This specific ISBN edition is currently not available.View all copies of this ISBN edition:
"Living at the height of the Roman Empire, the audience Lucian wrote for was hardly shocked by these short dialogues of the Greek hetaerae. However, two millenia of ensuing prudery made it impossible to acknowledge this part of the Lucian corpus, a set of humorous vignettes set in the context of the 'oldest profession,' let alone translate it into a vernacular language. These comedic sketches are timeless: working girls competing for clients, dishing gossip and candid tips of the trade, men trying to keep their girls' attention with expensive gifts. It also portrays the dark side of the hetaera's life: out-of-control parties, blowhard men, and putting up with rough treatment by clients.
Notably lacking is one modern reality. The hetaerae of Lucian are not constantly wondering whether their next client is going flash a badge and haul them off to jail. Sex workers in antiquity were another just legal occupation, like the butcher, the baker and the sandal maker. At that time, pagan temples throughout the eastern Mediterranean had sacred prostitutes, and patronizing them was considered a sanctified act. The hetearae actually had a lot more freedom than other women in Greek society, particularly the sequestered wives.
With the dawn of the 20th century, it finally became feasible to publish English translations of the 'naughty bits' of Lucian. This one was published during the roaring 1920s in a deluxe art-deco illustrated version. The identity of the author is only known by the initials 'A.L.H.' on the Translator's Foreword page.
This translation includes three chapters not included in the Fowler and Fowler translation, The Education of Corinna, The Lesbians, and The Philosopher. There are three gaps in the numbering of Fowler: V, VI and X, so these are probably the missing dialogues. The table on the left shows the correspondences between Fowler and this version. At issue here is the obviously the subject matter of these pieces: the first has a mother 'turning out' her daughter, the other two depict female and male homosexual characters respectively. However, they are far from explicit. It is an interesting to note that these were considered untranslatable in an academic edition in 1905, but could be published in a popular edition in 1928." (Quote from sacred-texts.com)
Table of Contents:
Publisher's Preface; Translator's Foreword; The Education Of Corinna; Sweetheart; The Pleasure Of Being Beaten; The Mistake; The Incantation; The Terror Of Marriage; The Lesbians; The Return Of The Soldier; The Little Flute Player; There Is A Time For Lying; At Night; A Poor Sailor's Love; A Mother's Advice; Abandoned; The Philosopher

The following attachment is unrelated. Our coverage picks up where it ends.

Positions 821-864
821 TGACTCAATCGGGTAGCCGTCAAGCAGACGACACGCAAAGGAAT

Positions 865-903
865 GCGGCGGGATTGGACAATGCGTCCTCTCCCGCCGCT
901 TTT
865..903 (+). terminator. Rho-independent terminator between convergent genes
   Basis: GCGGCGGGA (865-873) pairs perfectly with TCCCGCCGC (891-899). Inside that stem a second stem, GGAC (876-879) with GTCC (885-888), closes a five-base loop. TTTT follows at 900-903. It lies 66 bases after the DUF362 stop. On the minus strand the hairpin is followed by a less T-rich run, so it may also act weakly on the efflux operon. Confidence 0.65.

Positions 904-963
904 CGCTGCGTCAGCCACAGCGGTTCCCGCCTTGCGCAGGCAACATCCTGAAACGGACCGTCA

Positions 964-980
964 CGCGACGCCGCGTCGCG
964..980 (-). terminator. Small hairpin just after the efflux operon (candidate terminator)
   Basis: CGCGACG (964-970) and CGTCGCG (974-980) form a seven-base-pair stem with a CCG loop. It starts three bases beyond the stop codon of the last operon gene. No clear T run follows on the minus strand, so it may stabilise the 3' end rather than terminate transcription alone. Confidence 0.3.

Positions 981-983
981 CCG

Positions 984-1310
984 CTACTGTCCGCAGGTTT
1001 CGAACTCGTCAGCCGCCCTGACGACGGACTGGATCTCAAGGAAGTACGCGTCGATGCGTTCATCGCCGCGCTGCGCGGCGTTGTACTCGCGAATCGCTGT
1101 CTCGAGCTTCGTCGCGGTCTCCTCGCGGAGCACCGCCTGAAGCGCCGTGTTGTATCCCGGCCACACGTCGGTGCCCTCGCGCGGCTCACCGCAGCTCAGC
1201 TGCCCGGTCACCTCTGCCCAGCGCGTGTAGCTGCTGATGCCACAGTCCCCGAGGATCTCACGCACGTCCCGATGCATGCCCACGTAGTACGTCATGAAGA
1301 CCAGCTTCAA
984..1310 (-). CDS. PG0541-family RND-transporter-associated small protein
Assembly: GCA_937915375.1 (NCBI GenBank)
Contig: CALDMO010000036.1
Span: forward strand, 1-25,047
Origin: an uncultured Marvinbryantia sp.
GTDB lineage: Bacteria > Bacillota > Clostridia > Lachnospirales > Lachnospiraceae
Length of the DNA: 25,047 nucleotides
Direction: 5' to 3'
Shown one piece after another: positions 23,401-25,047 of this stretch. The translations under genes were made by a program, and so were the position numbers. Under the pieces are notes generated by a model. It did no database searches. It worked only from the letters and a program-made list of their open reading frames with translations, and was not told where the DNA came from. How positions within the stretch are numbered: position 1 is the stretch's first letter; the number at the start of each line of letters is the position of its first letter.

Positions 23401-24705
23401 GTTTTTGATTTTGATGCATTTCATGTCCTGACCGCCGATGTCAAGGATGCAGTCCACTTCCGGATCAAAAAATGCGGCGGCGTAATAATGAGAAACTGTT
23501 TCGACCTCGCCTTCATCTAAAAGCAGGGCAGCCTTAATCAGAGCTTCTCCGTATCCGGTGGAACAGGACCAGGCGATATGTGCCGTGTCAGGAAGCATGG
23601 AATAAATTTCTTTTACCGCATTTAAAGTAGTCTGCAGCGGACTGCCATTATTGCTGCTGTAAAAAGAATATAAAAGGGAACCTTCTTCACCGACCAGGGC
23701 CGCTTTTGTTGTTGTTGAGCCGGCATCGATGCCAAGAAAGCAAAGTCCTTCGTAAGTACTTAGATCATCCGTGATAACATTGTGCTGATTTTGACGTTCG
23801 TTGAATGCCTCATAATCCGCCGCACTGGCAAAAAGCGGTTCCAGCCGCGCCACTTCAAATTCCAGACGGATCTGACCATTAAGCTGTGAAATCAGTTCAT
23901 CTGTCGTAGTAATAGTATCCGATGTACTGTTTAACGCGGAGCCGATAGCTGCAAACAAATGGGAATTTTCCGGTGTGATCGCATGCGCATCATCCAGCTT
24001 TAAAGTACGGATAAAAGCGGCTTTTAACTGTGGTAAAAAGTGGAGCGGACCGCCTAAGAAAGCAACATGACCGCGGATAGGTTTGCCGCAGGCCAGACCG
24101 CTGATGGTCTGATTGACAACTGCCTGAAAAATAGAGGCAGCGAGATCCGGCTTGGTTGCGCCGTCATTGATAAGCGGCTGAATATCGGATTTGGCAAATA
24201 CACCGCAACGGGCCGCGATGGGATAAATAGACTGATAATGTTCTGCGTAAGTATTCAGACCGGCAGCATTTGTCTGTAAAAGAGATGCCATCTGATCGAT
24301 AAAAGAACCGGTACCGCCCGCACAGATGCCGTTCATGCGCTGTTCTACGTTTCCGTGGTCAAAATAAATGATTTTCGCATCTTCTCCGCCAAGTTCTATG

About the Publisher:
Forgotten Books is a publisher of historical writings, such as: Philosophy, Classics, Science, Religion, Esoteric and Mythology. www.forgottenbooks.org
Forgotten Books is about sharing information, not about making money. All books are priced at wholesale prices. We are also the only publisher we know of to print in large sans-serif font, which is proven to make the text easier to read and put less strain on your eyes.
"synopsis" may belong to another edition of this title.
About the Author:
"Lucian, Greek satirist of the Silver Age of Greek literature, born at Samosata on the Euphrates in northern Syria. He tells us in the Somnium or Vita Luciani, that, his means being small, he was at first apprenticed to his maternal uncle, a sculptor of the stone pillars called Hermae. Having made an unlucky beginning by breaking a marble slab, and having been well beaten for it, he absconded and returned home. Here he had a dream or vision of two women, representing Statuary and Literature. Both plead their cause at length, setting forth the advantages and the prospects of their respective professions; but the youth decides to pursue learning. For some time he seems to have made money following the example of Demosthenes, on whose merits and patriotism he expatiates in the dialogue Demosthenis Encomium. He was very familiar with the rival schools of philosophy, and he must have well studied their teachings; but he lashes them all alike, the Cynics, perhaps, being the chief object of his derision. Lucian was not only a skeptic; he was a scoffer and a downright unbeliever. He felt that men's actions and conduct always fall far short of their professions and therefore he concluded that the professions themselves were worthless, and a mere guise to secure popularity or respect. Of Christianity he shows some knowledge, and it must have been somewhat largely professed in Syria at the close of the 2nd century. In the Philopatris, though the dialogue so called is generally regarded as spurious, there is a statement of the doctrine of the Trinity, and the "Galilaean who had ascended to the third heaven", and "renewed" by the waters of baptism, may possibly allude to St. Paul. The doctrines of the "Light of the world" and that God is in heaven making a record of the good and bad actions of men, seem to have come from the same doubtful authorship. To understand them aright we must source, though the notion of a written catalogue of human actions to be used in judgment was familiar to Aeschylus and Euripides." (Quote from nndb.com)
"About this title" may belong to another edition of this title.
Book Description Forgotten Books, 2007. Paperback. Condition: Brand New. 79 pages. 7.87x5.20x0.31 inches. This item is printed on demand. Seller Inventory # zk1605063487